LOG_printf(&trace,"[audioin]: buffer issue error (prime)");
            return C6Flo_EALLOC;
        }
    }
 
    return C6Flo_EOK;
}
 
int ti_c6flo_evmc6747_audioout_v1_init(ti_c6flo_evmc6747_audioout_v1_hdl blockp)
{
    int size, count, status, i;
 
    count = blockp->std.thread->buffer_length;
    size = count << 2;
 
    // prime driver (issue internal buffers)
    for (i = 0; i < 2; i++)
    {
        status = SIO_issue(blockp->stream_hdl, blockp->buffers[i], size, NULL);
        if (status != SYS_OK)
        {
            LOG_printf(&trace,"[audioout]: buffer issue error (prime)");
            return C6Flo_EALLOC;
        }
    }
 
    return C6Flo_EOK;
}

This change will improve your latency to the values listed in the following table without affecting your CPU load at all.

Table 4: C6Flo App Latency and CPU Load (Driver priming moved to init functions)
Buffer Length Latency (ms) CPU Load
512 24.9 2.82%
256 13.3 4.24%
128 7.52 6.56%
64 4.56 11.2%
32 3.12 19.4%
16 2.40 36.9%

Low-Level Audio Application

Unlike the previous two examples, this application is not part of (or generated by) any standard software release from Texas Instruments. To get started, download the application source code from the following URL:

This package contains a CCS3.3 project file (*.pjt), a DSP/BIOS 5 configuration file (*.tcf), and several C source and header files. The application is self-contained; you don't need any other libraries or software packages to build and run.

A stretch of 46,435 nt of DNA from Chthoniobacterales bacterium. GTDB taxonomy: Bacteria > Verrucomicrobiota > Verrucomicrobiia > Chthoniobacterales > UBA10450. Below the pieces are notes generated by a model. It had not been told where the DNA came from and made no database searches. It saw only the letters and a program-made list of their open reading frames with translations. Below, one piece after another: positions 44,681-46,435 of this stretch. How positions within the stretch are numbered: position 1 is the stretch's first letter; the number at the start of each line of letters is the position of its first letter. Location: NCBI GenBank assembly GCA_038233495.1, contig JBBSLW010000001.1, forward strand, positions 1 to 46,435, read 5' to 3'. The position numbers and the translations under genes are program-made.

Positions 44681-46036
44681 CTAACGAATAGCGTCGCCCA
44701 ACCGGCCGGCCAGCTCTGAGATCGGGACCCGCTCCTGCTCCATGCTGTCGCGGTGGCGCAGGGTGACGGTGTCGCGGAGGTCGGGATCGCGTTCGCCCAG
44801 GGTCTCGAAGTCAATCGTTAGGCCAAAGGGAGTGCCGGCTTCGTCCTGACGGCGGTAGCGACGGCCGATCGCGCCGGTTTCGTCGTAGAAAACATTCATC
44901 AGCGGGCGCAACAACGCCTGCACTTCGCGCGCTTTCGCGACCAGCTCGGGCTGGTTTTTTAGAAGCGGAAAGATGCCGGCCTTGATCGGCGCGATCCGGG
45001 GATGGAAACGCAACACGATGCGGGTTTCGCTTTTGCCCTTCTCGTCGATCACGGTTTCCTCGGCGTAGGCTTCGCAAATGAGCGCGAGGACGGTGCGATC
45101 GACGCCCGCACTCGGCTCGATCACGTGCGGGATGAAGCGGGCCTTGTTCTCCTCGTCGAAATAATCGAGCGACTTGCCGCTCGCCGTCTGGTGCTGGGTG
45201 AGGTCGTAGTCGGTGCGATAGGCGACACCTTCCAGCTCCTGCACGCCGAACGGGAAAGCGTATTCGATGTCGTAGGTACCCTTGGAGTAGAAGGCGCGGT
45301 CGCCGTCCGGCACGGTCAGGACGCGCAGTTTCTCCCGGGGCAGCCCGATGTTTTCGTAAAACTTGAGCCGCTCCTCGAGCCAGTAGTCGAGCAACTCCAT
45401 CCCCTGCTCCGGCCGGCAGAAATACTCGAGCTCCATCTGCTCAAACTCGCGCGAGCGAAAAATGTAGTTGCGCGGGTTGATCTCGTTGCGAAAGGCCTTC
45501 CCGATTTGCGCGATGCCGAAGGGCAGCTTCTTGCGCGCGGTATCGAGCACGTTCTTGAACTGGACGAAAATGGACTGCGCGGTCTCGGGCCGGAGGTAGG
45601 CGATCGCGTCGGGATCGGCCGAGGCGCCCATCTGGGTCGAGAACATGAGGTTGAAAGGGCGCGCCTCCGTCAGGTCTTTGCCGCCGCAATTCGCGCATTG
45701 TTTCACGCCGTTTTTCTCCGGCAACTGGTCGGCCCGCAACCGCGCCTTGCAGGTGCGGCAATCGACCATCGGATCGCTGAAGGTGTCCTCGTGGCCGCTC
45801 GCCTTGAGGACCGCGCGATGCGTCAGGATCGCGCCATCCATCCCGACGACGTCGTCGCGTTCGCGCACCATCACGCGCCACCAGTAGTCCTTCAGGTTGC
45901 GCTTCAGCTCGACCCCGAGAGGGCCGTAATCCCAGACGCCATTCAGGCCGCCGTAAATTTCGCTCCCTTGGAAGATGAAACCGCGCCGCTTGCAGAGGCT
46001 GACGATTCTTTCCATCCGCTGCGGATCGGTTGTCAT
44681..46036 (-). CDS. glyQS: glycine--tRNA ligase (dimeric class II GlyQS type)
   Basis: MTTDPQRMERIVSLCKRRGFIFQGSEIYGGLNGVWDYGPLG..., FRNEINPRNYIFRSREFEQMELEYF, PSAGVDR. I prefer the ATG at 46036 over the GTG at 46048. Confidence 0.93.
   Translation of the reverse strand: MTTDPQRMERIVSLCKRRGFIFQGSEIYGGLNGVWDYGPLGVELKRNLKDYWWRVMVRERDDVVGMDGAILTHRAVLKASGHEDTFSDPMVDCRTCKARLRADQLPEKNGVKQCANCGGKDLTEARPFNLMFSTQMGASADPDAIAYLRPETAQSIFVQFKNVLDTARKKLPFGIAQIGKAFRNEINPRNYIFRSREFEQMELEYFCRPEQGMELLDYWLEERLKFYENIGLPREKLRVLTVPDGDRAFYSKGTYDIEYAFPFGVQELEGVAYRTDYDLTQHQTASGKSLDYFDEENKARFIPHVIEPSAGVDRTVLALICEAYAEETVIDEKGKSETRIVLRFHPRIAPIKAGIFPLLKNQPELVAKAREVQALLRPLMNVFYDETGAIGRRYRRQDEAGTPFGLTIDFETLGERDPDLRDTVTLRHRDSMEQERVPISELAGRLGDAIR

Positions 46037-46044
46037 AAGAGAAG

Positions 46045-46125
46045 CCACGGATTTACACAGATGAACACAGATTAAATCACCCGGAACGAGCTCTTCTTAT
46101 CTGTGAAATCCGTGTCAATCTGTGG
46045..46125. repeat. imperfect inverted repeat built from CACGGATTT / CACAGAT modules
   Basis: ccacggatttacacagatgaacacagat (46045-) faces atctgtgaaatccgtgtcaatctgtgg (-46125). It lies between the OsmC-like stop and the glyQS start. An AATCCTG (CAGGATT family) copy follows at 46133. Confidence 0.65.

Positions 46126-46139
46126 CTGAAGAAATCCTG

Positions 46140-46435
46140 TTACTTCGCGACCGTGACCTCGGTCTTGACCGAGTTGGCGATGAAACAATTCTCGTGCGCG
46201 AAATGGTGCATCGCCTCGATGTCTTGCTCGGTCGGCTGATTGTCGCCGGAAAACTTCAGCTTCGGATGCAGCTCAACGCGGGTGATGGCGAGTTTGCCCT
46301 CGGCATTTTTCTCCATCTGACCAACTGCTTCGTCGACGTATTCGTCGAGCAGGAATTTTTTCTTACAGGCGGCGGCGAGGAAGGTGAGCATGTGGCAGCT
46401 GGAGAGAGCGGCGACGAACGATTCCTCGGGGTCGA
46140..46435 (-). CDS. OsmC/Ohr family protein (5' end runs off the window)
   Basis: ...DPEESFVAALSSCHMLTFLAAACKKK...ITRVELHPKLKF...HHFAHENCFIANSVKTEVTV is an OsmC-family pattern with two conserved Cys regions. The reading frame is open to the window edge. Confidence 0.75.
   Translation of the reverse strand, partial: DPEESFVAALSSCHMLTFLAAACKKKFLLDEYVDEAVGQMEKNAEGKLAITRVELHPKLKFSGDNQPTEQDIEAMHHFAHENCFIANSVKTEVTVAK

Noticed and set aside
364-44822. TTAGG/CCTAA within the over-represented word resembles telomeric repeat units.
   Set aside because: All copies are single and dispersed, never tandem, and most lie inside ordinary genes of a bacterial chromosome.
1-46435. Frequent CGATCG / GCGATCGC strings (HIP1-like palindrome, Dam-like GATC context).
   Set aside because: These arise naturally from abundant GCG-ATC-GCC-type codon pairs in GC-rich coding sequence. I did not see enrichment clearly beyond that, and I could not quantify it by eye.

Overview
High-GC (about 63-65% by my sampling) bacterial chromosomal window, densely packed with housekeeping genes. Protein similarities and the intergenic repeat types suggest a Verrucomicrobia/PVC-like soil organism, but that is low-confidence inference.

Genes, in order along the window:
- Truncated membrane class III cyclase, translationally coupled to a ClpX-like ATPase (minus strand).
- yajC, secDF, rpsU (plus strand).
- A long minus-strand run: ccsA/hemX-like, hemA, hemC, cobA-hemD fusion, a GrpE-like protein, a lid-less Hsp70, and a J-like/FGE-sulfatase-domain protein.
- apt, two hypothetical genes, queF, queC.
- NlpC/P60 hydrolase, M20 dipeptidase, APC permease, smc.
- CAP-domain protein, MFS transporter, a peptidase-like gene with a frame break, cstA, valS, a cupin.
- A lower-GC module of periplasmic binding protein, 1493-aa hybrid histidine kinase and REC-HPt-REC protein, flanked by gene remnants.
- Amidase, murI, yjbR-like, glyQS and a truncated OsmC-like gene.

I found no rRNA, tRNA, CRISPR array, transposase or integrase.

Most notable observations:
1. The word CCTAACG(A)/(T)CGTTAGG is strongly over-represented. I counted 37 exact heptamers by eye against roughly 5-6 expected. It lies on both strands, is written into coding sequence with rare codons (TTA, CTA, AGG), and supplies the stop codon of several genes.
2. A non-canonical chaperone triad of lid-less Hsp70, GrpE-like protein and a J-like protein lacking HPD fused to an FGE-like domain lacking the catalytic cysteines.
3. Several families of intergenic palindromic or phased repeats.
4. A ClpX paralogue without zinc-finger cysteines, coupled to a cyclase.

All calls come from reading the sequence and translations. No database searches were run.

Note: The following data reflects version 3 of the application.

Changing the Audio Buffer Size

This application is much closer to achieving optimal performance as-is, so there's little we can do to improve it. However, like all audio applications, our overall latency and CPU load will depend on our audio buffer size. The buffer size can be adjusted in this application using a macro near the top of the audio.c source file:

#define SAMPLES_PER_BUF     128

The following table lists latency and CPU load for several possible buffer lengths. Note that this application allows even smaller buffer sizes than the previous examples. The minimum sample count in those applications was set by the PSP driver. Since this application does not use the PSP driver, it does not share that limitation.

Table 5: Low-Level Application Latency and CPU Load
Buffer Length Latency (ms) CPU Load
512 22.2 0.82%
256 11.5 0.91%
128 6.20 1.07%
64 3.52 1.40%
32 2.20 2.05%
16 1.52 3.36%
8 1.20 5.88%